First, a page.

Consulting for Atlas Obscura
Paul Reed (Ph.D., 2016) recently served as an expert consultant for Atlas Obscura in an article that explores phonological variation in Southern English.
Paul Reed (Ph.D., 2016, Linguistics) served as an expert consultant for Atlas Obscura in an article that explores phonological variation in Southern English. Despite the perception by some Northerners that all Southerners sound the same, Reed notes that Southern speakers in fact exhibit extensive variation. In addition to regional and class differences, there exists a "big rural/urban split in the 20th and 21st centuries,” which can be attributed to the fact that urban speakers in the South are "tending to not sound quite as ‘Southern’ as they have in the past.” You can read the full article here.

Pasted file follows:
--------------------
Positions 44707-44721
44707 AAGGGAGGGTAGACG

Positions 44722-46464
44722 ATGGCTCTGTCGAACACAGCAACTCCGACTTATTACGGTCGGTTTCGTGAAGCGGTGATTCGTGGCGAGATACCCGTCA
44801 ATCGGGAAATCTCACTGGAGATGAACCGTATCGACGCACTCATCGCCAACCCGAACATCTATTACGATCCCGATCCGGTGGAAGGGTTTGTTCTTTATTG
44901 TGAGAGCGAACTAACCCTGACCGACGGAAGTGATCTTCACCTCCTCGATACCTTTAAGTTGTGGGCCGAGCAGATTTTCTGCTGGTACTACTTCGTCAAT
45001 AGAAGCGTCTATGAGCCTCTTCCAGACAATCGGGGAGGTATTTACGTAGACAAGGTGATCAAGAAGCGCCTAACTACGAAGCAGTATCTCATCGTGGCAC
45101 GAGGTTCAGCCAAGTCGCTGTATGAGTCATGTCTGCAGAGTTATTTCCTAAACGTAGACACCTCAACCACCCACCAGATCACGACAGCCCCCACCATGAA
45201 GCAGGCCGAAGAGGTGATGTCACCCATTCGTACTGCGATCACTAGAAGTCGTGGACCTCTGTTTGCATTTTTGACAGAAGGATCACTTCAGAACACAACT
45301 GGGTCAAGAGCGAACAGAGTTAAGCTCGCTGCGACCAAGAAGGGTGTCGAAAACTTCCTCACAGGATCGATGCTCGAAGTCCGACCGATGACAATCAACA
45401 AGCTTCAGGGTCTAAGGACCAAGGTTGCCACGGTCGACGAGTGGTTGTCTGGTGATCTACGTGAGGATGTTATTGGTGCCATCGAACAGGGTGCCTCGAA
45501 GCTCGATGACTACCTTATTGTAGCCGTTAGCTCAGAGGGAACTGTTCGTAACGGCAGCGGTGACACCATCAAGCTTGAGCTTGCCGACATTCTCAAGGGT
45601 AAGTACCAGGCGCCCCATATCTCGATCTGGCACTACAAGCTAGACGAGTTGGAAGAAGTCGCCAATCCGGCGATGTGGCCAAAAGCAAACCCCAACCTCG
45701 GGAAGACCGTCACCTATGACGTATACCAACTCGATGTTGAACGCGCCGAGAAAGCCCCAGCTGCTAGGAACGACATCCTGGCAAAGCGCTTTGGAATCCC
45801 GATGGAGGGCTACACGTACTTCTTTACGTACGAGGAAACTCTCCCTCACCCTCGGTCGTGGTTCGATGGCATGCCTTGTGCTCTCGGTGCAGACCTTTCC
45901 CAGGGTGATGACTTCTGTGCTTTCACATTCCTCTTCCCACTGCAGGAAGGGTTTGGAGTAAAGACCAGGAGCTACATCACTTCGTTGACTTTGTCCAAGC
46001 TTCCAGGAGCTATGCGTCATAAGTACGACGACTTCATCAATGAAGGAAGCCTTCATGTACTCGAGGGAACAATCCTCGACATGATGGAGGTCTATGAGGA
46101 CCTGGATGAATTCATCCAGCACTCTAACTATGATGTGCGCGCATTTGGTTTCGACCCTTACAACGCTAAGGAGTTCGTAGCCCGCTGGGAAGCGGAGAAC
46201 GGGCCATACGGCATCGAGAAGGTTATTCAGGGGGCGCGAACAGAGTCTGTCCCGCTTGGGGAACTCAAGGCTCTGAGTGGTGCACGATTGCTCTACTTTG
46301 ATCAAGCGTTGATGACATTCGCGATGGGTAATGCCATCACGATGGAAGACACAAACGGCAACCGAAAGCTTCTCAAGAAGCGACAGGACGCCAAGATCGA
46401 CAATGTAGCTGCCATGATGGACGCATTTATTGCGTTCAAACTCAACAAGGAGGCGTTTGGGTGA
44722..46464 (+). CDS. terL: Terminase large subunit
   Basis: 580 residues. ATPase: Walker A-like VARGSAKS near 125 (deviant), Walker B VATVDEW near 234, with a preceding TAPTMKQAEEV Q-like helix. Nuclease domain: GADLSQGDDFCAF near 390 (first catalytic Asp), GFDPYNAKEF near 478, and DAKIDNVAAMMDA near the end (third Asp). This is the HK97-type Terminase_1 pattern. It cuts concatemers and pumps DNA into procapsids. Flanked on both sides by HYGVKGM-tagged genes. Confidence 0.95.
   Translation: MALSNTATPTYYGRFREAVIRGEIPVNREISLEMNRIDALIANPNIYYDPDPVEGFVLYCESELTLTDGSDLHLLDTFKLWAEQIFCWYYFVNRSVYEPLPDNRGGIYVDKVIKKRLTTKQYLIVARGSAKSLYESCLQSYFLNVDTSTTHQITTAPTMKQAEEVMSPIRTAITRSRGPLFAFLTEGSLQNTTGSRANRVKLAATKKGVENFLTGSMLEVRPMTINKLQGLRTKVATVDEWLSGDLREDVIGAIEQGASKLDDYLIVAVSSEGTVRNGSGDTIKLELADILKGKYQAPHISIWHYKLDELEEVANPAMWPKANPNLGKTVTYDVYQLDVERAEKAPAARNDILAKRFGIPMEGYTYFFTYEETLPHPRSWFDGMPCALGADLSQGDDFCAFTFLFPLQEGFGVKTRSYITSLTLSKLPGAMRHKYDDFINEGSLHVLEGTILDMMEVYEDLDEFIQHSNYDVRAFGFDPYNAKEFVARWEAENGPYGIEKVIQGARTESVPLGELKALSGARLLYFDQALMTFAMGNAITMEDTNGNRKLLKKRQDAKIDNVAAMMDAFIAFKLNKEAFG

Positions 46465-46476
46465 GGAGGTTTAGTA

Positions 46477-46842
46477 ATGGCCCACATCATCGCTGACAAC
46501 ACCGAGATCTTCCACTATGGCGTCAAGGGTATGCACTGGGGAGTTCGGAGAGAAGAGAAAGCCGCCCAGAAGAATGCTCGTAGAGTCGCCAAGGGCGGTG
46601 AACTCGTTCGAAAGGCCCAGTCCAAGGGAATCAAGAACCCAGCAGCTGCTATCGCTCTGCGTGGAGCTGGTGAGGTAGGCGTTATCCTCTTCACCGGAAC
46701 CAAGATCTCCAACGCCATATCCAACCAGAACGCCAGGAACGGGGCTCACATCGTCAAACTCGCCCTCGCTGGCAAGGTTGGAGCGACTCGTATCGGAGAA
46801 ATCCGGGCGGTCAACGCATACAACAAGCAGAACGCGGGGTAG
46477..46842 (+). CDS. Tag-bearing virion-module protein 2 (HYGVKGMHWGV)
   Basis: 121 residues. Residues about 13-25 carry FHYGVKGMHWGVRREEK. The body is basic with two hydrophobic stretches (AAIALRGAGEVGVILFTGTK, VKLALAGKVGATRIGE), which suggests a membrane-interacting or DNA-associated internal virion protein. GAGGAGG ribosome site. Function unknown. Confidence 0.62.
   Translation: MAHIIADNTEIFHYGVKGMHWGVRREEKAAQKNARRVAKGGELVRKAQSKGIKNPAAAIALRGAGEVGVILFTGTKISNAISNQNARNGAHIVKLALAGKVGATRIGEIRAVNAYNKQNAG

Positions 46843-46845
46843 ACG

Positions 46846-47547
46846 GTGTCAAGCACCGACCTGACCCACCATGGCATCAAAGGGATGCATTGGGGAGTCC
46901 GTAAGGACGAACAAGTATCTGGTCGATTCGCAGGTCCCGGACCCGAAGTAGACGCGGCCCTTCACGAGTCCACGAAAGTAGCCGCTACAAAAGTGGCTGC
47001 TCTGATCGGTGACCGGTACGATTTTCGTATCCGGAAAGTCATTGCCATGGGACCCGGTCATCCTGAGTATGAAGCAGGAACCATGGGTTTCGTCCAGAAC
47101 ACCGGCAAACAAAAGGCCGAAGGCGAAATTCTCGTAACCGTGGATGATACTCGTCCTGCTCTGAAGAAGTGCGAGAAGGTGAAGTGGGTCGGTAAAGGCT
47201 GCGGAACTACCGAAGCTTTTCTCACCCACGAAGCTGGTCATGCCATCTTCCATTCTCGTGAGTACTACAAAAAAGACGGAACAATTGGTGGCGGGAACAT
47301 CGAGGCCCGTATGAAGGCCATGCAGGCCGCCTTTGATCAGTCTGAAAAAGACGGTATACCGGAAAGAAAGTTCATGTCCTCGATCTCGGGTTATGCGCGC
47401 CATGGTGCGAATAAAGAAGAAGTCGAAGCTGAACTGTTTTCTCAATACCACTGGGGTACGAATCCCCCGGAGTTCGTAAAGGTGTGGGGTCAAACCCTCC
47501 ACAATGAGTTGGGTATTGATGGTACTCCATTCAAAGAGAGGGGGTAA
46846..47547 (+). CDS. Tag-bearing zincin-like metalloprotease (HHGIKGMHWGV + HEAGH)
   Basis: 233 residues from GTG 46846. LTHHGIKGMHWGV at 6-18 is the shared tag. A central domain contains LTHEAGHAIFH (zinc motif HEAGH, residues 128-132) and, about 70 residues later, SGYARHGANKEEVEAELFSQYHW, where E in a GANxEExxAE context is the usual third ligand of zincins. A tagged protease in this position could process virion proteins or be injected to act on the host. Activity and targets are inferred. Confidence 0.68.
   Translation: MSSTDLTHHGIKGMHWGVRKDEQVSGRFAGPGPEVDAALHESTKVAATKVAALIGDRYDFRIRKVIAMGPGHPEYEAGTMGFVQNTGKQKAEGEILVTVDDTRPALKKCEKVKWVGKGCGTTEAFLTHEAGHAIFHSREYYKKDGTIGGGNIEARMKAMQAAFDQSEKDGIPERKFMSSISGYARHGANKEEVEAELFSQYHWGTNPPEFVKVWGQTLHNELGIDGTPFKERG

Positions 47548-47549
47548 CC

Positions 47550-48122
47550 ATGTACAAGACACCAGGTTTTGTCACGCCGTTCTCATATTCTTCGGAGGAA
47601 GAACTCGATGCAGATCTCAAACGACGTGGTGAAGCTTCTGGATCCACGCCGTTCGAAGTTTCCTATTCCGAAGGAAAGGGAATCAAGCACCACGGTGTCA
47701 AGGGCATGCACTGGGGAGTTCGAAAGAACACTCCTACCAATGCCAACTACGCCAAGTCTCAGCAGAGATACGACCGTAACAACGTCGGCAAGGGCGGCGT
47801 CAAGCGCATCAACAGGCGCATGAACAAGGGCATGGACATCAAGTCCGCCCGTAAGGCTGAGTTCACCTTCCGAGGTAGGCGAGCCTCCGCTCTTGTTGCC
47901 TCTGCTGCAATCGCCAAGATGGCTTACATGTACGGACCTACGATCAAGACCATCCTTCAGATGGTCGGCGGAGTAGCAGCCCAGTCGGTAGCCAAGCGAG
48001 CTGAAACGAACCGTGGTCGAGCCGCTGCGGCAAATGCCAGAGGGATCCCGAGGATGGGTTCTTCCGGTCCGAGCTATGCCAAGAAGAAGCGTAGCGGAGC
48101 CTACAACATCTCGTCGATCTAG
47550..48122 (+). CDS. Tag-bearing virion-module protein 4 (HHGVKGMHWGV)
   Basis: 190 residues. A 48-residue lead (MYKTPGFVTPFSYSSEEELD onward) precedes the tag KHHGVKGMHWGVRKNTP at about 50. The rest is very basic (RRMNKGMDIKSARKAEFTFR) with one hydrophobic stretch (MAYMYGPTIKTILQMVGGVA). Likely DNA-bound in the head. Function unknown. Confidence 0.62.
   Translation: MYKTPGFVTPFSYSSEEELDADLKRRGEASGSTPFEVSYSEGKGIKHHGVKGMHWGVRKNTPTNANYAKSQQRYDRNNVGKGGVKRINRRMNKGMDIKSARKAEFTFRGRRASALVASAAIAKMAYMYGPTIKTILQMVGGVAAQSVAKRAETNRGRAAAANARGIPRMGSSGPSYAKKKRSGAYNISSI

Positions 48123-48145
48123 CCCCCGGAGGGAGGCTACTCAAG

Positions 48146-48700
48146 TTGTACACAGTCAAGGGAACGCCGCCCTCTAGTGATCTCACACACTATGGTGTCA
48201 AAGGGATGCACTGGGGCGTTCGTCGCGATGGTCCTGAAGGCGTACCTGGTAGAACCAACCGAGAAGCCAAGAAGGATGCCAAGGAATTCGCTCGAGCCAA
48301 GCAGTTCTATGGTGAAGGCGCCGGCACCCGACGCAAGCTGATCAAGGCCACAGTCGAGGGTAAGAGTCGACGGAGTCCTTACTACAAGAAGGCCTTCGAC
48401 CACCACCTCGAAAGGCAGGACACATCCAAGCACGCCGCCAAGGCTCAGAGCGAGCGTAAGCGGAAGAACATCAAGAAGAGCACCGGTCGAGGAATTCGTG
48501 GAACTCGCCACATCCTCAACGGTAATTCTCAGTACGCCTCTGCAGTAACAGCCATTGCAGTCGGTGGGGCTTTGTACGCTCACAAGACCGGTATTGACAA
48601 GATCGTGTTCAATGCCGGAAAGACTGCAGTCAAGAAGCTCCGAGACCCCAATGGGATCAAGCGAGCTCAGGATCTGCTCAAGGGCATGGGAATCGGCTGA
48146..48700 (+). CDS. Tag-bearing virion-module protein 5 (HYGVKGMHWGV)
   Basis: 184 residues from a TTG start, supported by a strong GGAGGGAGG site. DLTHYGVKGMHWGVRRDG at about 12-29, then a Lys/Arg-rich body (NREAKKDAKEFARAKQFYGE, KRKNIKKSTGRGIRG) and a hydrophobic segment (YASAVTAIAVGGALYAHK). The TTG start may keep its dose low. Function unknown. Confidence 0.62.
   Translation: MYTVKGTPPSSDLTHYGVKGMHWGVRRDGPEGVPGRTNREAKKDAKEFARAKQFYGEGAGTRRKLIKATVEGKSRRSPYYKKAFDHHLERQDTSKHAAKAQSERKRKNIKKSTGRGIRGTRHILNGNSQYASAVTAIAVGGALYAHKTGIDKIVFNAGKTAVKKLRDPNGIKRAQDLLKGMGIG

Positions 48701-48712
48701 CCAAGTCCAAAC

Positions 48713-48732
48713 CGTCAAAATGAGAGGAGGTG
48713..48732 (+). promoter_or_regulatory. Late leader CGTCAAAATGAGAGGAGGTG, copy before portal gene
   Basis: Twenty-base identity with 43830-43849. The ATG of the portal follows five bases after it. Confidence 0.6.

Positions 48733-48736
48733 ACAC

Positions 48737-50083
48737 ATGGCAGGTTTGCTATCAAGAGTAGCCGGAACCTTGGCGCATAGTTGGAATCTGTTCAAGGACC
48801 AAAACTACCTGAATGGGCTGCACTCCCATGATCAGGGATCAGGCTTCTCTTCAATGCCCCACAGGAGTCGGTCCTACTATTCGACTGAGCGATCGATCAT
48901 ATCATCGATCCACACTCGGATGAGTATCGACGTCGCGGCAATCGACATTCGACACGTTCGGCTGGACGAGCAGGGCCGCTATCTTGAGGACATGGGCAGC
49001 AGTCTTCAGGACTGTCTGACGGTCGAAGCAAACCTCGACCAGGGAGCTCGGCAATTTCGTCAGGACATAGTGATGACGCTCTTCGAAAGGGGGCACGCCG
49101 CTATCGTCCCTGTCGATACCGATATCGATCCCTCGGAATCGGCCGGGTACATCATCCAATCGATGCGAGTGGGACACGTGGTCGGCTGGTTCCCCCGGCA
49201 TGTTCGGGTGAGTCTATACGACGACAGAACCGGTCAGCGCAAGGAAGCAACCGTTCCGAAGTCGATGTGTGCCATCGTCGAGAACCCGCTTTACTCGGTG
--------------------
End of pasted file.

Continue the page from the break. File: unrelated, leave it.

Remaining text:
He also served as an expert consultant for a second article in Atlas Obscura about second-person plural pronouns in non-mainstream English varieties. Since Mainstream ‘you’ can be ambiguous with respect to whether it refers to singular or plural addressees, most non-Mainstream varieties have developed ways of noting the difference, such as the often-cited Southern American English example of ‘y’all’. Reed explains the development of ‘y’all’ as likely having been influenced by the language of both African slaves and British immigrants. Further, the Appalachian and Midland ‘you’uns’ can be traced back to Scots-Irish settlers bringing their second-person plural 'you ones’ with them.